Gamification of Finances May Help People Achieve Savings Goals Faster
The early days of the pandemic brought a new phenomenon to light: the rise of the retail investor. Along with it, came the gamification of finance via new platforms and apps. While many deemed gamification as “dangerous” — especially for younger investors — a new study indicated that it could actually help investors reach their savings goals faster.
The study, performed by the University of London’s Bayes Business School, noted that consumers could be 20% more likely to reach their saving goals if they are offered psychological rewards by banks and financial institutions.
“Gamifying” the perceived unpleasant task of saving for the future has a significant effect on participants’ behavior, shown in their capacity to meet a saving goal they set for the following month, according to a statement on the study. The research aimed to show how consumers often have difficulty saving money because they prefer the immediate pleasure of spending over the delayed reward of having savings.
“Gamification can make the pursuit of a long-term goal more enjoyable by associating the target behavior with the experience of rewarding psychological responses typical of games such as mastery, competition, and escapism,” according to the study. “For example, consumers may compete on a leaderboard with each other on the amount they save toward a given goal, experiencing the benefits of competition. Or they may win badges by reaching pre-set, intermediate targets, experiencing the benefits of mastery. These psychological benefits can be immediately rewarding for consumers and can favor the pursuit of a behavior such as saving by making it more enjoyable in the short-run.”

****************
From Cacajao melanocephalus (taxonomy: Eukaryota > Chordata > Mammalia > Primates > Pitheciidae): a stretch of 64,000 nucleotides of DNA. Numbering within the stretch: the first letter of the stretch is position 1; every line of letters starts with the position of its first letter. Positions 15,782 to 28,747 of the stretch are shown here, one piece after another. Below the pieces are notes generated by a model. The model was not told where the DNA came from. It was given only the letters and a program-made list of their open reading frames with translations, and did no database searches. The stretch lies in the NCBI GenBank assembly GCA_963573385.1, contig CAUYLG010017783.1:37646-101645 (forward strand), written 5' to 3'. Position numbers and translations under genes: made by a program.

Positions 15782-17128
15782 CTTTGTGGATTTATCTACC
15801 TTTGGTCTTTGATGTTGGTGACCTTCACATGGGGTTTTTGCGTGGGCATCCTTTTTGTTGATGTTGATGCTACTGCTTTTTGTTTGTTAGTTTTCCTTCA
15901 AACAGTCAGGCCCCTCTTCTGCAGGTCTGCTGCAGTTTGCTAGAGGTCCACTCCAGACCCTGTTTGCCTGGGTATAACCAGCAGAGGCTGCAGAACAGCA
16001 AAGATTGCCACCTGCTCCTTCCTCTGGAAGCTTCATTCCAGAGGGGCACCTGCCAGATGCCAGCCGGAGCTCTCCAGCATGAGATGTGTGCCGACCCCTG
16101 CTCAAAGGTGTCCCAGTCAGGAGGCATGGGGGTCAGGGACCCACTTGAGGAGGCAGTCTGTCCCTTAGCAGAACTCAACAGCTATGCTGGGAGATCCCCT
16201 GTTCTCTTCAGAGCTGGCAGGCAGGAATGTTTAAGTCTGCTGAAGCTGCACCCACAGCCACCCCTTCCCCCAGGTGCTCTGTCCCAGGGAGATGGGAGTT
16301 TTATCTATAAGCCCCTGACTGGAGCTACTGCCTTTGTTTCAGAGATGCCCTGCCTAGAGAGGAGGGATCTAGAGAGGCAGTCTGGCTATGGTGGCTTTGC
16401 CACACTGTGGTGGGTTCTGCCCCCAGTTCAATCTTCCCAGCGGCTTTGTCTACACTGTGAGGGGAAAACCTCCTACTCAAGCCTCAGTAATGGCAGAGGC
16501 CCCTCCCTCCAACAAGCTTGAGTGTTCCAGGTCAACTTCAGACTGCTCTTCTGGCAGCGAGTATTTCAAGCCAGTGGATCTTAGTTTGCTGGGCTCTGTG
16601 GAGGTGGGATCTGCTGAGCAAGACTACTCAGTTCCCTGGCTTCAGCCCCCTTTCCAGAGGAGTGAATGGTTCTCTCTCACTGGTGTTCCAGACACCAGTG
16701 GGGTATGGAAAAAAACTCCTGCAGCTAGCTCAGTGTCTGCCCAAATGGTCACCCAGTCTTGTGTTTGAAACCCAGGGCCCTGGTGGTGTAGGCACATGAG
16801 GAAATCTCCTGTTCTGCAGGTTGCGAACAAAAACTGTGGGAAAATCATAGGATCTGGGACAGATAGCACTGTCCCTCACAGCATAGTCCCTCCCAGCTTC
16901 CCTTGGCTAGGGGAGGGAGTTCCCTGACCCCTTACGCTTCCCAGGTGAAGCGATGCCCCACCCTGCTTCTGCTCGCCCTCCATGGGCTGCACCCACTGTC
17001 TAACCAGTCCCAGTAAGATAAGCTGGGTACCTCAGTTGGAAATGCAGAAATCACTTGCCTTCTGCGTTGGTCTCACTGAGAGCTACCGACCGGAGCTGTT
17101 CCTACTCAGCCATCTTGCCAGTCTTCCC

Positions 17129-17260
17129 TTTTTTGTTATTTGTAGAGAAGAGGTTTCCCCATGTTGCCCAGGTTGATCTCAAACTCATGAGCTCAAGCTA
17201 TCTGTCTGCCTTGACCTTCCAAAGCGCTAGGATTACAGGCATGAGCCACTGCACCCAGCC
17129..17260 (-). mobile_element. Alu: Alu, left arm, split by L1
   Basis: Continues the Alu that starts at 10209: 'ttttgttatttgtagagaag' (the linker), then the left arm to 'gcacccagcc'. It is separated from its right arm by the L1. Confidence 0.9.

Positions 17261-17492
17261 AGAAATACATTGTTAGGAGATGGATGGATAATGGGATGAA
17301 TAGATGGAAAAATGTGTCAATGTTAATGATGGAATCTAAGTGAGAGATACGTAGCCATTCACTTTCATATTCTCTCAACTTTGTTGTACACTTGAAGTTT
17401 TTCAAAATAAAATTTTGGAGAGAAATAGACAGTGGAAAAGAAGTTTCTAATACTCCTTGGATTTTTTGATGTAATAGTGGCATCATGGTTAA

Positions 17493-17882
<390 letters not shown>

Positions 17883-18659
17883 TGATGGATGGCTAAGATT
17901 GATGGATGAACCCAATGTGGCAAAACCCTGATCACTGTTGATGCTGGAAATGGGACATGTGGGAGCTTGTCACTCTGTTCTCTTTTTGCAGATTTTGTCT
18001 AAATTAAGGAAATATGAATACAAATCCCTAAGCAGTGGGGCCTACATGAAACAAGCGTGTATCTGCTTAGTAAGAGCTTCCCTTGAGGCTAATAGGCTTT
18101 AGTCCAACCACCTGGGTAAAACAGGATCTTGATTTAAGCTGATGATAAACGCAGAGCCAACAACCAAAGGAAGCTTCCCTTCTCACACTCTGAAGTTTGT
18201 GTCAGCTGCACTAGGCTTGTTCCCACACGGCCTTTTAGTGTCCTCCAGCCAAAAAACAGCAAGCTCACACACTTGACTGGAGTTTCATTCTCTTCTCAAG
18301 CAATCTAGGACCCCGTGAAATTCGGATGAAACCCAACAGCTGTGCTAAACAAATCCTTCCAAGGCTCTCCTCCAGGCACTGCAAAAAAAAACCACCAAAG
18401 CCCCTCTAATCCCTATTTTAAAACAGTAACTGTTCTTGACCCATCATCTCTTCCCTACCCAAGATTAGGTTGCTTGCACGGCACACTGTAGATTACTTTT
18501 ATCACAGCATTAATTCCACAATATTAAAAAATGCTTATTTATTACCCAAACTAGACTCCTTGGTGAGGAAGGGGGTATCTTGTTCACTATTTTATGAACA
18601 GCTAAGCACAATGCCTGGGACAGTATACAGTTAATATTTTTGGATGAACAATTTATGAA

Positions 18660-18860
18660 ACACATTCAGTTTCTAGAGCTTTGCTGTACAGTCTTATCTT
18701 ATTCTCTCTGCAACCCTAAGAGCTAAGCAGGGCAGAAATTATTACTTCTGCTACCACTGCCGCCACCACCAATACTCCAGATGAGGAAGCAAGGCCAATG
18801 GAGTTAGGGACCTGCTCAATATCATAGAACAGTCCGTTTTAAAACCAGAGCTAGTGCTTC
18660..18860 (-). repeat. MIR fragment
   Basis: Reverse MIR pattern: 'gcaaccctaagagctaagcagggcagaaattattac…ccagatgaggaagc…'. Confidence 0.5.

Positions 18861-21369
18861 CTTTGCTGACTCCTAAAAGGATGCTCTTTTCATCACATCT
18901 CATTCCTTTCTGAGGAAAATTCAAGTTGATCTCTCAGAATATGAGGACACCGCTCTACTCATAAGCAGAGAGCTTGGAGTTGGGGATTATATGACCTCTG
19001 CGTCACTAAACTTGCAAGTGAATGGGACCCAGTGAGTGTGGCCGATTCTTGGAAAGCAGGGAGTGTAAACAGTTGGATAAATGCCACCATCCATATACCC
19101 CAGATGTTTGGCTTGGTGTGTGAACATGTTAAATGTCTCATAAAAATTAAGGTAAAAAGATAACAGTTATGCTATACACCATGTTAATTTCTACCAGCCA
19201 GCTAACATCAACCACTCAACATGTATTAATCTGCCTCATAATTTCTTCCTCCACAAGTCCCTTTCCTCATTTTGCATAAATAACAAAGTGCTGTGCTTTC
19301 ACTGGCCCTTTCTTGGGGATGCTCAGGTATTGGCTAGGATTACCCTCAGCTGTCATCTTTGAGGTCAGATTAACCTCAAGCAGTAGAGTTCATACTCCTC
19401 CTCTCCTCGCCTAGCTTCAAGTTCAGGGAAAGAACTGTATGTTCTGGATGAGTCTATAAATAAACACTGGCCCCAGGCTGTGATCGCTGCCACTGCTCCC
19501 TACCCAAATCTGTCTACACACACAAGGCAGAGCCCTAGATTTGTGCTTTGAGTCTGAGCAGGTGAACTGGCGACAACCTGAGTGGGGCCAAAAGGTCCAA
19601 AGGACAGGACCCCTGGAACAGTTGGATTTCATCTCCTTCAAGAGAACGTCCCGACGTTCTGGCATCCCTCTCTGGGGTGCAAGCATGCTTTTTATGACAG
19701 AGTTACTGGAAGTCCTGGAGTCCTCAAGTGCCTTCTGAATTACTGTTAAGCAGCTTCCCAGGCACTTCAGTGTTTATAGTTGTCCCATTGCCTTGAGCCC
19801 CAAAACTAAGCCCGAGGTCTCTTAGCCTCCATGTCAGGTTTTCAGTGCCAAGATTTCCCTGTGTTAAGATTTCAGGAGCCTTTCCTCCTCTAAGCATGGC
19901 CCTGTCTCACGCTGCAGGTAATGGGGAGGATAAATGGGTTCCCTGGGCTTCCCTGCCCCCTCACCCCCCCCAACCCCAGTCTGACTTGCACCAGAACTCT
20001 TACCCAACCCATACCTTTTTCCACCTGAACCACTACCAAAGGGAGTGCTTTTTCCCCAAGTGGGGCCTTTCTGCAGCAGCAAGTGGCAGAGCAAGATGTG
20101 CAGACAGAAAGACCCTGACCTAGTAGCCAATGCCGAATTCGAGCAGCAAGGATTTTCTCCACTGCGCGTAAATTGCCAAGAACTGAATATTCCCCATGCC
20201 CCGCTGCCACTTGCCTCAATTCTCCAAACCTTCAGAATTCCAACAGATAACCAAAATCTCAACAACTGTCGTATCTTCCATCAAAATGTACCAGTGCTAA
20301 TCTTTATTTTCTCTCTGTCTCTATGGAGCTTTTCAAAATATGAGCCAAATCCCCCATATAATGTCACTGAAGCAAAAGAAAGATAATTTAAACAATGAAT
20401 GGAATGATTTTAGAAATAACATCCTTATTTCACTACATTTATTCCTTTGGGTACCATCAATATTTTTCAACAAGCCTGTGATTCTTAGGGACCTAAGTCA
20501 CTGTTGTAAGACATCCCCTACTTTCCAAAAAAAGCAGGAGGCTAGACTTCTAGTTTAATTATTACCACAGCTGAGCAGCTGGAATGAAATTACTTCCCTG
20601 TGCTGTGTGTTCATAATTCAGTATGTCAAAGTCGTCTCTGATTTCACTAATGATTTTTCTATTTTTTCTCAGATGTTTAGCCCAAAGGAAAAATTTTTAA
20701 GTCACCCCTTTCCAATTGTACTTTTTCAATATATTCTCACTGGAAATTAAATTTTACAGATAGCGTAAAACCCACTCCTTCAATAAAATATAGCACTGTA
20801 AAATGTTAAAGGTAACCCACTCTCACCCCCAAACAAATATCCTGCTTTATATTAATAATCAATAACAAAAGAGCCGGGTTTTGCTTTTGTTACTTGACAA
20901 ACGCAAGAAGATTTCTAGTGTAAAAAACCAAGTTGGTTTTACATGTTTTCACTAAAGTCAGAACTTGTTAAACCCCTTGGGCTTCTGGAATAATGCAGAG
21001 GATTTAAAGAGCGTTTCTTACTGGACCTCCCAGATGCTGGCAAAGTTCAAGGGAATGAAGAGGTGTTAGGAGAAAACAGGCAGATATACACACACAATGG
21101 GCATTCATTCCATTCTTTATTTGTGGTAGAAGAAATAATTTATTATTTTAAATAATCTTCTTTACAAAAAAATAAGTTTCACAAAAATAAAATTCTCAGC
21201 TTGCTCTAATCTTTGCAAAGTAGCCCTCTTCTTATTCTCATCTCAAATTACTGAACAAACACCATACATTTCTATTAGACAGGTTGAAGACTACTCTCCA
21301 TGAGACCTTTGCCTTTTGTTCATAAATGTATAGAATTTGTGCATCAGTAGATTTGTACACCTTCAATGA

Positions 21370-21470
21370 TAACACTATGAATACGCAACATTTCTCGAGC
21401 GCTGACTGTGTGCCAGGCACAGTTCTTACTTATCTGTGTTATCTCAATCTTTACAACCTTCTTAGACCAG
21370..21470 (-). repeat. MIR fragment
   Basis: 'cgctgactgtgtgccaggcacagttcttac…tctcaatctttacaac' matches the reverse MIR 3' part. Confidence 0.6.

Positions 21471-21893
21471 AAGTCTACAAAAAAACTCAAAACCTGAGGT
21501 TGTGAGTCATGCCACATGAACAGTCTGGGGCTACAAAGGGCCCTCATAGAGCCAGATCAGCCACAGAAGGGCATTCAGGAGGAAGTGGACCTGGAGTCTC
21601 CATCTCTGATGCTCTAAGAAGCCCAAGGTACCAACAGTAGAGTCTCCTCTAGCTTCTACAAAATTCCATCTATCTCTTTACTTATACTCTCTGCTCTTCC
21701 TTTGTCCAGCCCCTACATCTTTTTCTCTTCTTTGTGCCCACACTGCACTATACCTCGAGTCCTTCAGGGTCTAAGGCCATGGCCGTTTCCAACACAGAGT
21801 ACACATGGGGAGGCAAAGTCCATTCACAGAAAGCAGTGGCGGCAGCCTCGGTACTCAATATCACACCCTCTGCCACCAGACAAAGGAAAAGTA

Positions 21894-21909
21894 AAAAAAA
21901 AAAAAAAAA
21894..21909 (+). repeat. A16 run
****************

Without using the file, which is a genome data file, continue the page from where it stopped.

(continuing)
The researchers asked around 300 people, split into two groups, to set a saving goal for the subsequent month and track their savings using a web app over the four weeks, with one group being randomly assigned to a gamified version and the other not.
“At the end of the four weeks, participants’ savings were compared, and the results showed that those who used the gamified app saved almost 20 percent more in proportion to their goal than participants who used the non-gamified app,” according to the statement.
The study likened this to other gamifying environments, which have been hugely beneficial to applications including Duolingo, “which motivates users to learn a language, and Zombie Run, which motivates users to be physically active — using progress trackers and rewards.”
Introducing these game-like psychological rewards can help improve consumers’ financial well-being through more effective saving behavior, according to Professor Irene Scopelliti, one of the researchers.
“The start of the year presents an ideal opportunity to motivate ourselves into good habits such as avoiding unnecessary spending and sticking to our saving goals,” she said in the statement. “This study shows that associating small but immediate psychological rewards to the act of saving can improve our ability to achieve important and rewarding goals for the future.”
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